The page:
Managing CF while going to college

Well, friends, spring semester is in full-swing which means I’m back to spending most of my waking hours reading, researching, writing, and drinking amounts of coffee so copious they should be illegal. Between my usual studies, an internship and working as a research assistant, my brain already feels like it’s ready to explode. It’s fine. I’m fine. Everything’s fine.

A question I’ve been asked several times is how I’ve managed to juggle schooling with CF. The truth is, I manage it just like anything else in my life: by putting my whole heart into it and giving it my all, knowing that at any moment CF can (and likely will) decide to throw a big ol’ wrench into things. You know, just because CF is fun like that.

I’ve taken final exams from the hospital. I’ve had to be admitted just days before giving presentations that I’ve worked on for months. I’ve missed weeks of class at a time. I distinctly remember having to text my group members to let them know I’d be late because we were studying on the third floor of the library and the elevator was out of order that day. I assured them I was on my way, but I was needing to stop after every 10 steps or so to catch my breath. I was hospitalized the next day.

All of that is to say that, yes, CF has presented some issues during the course of my schooling experience, but it hasn’t stopped me. There are several things I’ve done to make sure I’ve been able to continue school (and do a pretty darn good job of it, actually) while my health remains my top priority. And since I’ve been asked about it several times, I thought I’d share here.

First, search for and then apply for as many scholarships as possible. There are so many opportunities available! When the financial burden of school is eased, it’s easier to focus on other things like your studies and your health. A simple google search of “cystic fibrosis scholarships” is a great place to start. You can talk to your CF team to see if they are aware of any opportunities. The CF Foundation and Cystic Fibrosis Research Inc are also great sources! (Speaking of scholarships, here’s a little something I’m pretty proud of: https://www.vrtx.com/story/meet-all-cf-scholarship-recipient-jenny-livingston )

Get in touch with the ADA office or Disability Resource Center on your campus at the beginning of the semester. The Americans with Disabilities Act prohibits discrimination against individuals with disabilities, meaning that you cannot be penalized for having CF.  There are people on campus whose entire job is making sure that doesn’t happen. In my experience, it’s best to get the ball rolling before a major health crisis happens. You don’t want to be scrambling to do paperwork when you’re sick!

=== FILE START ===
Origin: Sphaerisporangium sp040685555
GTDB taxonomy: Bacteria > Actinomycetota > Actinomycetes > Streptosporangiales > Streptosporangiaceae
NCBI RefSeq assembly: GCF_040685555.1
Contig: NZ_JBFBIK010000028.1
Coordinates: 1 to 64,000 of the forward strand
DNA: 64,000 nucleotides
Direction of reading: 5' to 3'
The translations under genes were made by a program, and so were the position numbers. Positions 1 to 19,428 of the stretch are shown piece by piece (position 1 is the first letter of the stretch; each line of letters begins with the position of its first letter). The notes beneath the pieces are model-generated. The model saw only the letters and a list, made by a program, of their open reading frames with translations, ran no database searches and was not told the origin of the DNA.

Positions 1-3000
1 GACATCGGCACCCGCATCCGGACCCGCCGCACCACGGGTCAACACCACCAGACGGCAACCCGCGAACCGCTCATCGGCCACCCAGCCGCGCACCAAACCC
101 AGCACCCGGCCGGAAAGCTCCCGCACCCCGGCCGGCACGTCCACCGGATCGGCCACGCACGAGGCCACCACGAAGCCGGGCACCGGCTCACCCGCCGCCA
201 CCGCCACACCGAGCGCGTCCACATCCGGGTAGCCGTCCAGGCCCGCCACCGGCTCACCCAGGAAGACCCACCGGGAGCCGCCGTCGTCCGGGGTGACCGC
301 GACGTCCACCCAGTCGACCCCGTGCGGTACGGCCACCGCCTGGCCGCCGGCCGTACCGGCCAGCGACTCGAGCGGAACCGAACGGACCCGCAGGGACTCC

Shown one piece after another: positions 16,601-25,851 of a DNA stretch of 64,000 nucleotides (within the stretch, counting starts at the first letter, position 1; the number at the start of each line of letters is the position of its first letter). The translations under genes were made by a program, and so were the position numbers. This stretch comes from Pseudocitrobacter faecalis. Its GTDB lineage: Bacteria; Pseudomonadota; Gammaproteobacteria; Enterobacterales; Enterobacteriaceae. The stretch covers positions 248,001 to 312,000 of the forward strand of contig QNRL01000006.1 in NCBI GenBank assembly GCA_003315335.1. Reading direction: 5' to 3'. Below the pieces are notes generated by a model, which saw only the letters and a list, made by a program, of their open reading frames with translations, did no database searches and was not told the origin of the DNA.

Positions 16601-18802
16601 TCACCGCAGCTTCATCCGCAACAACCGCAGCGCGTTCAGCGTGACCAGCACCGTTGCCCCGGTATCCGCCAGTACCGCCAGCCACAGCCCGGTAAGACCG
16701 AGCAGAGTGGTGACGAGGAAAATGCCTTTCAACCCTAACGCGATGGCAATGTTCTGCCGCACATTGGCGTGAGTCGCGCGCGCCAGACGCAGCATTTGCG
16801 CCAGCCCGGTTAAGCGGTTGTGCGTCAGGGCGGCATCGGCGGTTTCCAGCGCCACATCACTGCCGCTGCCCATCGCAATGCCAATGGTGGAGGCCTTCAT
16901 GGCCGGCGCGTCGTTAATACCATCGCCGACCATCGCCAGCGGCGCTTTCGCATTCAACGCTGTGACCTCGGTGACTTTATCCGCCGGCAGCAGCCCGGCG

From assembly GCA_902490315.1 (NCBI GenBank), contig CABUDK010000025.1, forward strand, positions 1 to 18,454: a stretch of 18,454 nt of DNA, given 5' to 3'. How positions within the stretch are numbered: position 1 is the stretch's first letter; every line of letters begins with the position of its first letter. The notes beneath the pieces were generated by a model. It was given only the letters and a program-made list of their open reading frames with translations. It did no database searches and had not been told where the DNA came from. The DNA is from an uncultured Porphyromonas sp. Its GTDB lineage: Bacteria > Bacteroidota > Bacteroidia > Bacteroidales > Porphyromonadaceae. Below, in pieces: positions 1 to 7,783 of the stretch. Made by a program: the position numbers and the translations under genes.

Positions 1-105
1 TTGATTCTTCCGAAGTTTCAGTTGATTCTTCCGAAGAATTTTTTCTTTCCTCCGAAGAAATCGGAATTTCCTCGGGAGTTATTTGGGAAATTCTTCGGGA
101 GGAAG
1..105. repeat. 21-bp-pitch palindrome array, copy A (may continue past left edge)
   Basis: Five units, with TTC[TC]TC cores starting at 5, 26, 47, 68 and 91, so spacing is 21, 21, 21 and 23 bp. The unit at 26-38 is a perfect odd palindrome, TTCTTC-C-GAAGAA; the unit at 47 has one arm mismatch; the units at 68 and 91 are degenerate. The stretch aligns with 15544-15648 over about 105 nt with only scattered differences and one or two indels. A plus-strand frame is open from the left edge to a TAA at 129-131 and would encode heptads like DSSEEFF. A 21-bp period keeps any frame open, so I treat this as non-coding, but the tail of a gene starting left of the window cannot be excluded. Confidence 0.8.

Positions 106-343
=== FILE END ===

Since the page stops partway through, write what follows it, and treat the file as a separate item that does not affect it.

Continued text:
I’ve always made sure that the ADA office is aware of my condition, that they have documentation from my doctor, and that they know who I am. Then if/when I need accommodations, the process has already been started and the whole experience is so much easier. That being said, I’ve never had an issue where my professors haven’t been willing to work with me so I’ve never actually needed ADA accommodations. I’ve gone through the formal process, but my professors have been willing to work with me regardless. Which brings me to my next point…

Talk to your professors. Be open and honest about having CF. I’ve never had a professor who was unwilling to work with me. I’ve also never felt judged or pitied by them, which I know is a concern for some people (the idea that they’ll be viewed differently). Twice, I’ve had professors come in and help with lab work after the semester officially ended. I’ve been given alternate assignments, extensions, and been able to work remotely (which is perfect). I believe that having honest conversations and being transparent about my CF has made my experience easier than if I tried to be vague or keep it hidden.

Work hard. Consistently show up, put in maximum effort and make it known that you’re serious about your education. That way, if you do end up needing some extra help along the way, your professors likely won’t question you or think you’re taking advantage of the situation.

Choose a course of study that you genuinely enjoy. I promise, this makes the time and effort you put in even more rewarding.

Don’t push yourself too hard. You can control the pace of your schooling and, therefore, your level of school-related stress by limiting the amount of credits you take. If your health is suffering, take a step back, reevaluate and determine the best course of action for you. Withdrawing from a class isn’t the end of the world. (I’ve withdrawn when my schedule is too overwhelming, and I’m fine.) Taking longer to earn a degree does NOT mean you’re not as smart, driven or capable as your classmates. (Fun fact: I got my Associates 12 years after taking my first college class.) Slowing down doesn’t mean you’ve given up. Honor your body and your health. Getting an education is not a race.

This will be my last semester of college before graduating with a B.S. in Psychology. Getting an education has been one of the most rewarding and fulfilling experiences of my life. Even though it took me a long time to get here, and I’m not on the other side of that finish line just yet, I’m really proud of the work I’ve done.

And you can do it, too! If you’re considering going to college (whether it’s right after high school, later in life, or returning after a 10 year hiatus like me) know that there are plenty of resources for you. And if you’re currently in school and have any extra tips, please let me know in the comments!

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